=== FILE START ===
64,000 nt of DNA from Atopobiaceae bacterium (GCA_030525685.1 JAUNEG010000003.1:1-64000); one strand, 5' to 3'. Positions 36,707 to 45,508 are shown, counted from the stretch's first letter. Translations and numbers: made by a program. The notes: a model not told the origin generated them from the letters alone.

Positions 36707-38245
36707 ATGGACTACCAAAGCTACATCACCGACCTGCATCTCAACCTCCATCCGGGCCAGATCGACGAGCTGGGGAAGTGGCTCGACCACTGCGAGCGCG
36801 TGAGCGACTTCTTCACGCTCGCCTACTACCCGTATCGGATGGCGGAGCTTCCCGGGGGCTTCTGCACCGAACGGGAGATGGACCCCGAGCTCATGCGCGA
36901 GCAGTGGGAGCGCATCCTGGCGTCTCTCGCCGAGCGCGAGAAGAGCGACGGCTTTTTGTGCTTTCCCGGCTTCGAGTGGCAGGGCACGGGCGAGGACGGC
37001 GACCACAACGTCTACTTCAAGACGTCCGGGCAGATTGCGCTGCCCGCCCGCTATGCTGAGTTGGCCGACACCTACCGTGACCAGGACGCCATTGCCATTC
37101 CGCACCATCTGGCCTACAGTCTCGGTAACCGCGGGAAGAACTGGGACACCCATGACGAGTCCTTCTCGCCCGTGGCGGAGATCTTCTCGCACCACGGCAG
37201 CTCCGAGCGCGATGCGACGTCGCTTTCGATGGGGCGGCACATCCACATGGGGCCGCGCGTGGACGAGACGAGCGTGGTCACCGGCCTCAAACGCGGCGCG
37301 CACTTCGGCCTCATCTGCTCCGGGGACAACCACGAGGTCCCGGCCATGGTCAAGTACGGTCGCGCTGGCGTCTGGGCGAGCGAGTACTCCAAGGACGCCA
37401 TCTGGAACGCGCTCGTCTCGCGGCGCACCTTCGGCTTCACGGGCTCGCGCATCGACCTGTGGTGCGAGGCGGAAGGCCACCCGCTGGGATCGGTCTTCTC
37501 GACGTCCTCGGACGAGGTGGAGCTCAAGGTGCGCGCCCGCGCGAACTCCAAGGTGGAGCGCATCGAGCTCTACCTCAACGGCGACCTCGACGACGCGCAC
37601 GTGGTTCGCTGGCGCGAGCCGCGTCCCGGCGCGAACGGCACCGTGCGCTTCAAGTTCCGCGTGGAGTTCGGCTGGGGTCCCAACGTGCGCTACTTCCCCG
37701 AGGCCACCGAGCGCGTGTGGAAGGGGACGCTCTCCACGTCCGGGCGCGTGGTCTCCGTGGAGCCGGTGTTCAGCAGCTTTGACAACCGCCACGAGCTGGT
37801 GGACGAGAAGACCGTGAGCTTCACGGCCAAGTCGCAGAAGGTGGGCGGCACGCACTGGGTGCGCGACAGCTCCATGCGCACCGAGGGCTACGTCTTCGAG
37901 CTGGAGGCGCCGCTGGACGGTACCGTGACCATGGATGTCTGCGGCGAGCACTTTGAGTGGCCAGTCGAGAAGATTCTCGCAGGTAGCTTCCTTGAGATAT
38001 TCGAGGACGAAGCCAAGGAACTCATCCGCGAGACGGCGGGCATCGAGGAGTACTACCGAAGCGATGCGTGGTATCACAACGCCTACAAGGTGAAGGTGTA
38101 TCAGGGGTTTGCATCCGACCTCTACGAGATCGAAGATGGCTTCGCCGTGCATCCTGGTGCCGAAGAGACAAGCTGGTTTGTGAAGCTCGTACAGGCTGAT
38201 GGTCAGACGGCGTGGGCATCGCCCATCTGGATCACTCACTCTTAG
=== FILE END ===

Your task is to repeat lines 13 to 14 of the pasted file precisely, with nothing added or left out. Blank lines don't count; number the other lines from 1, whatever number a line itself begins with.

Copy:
37701 AGGCCACCGAGCGCGTGTGGAAGGGGACGCTCTCCACGTCCGGGCGCGTGGTCTCCGTGGAGCCGGTGTTCAGCAGCTTTGACAACCGCCACGAGCTGGT
37801 GGACGAGAAGACCGTGAGCTTCACGGCCAAGTCGCAGAAGGTGGGCGGCACGCACTGGGTGCGCGACAGCTCCATGCGCACCGAGGGCTACGTCTTCGAG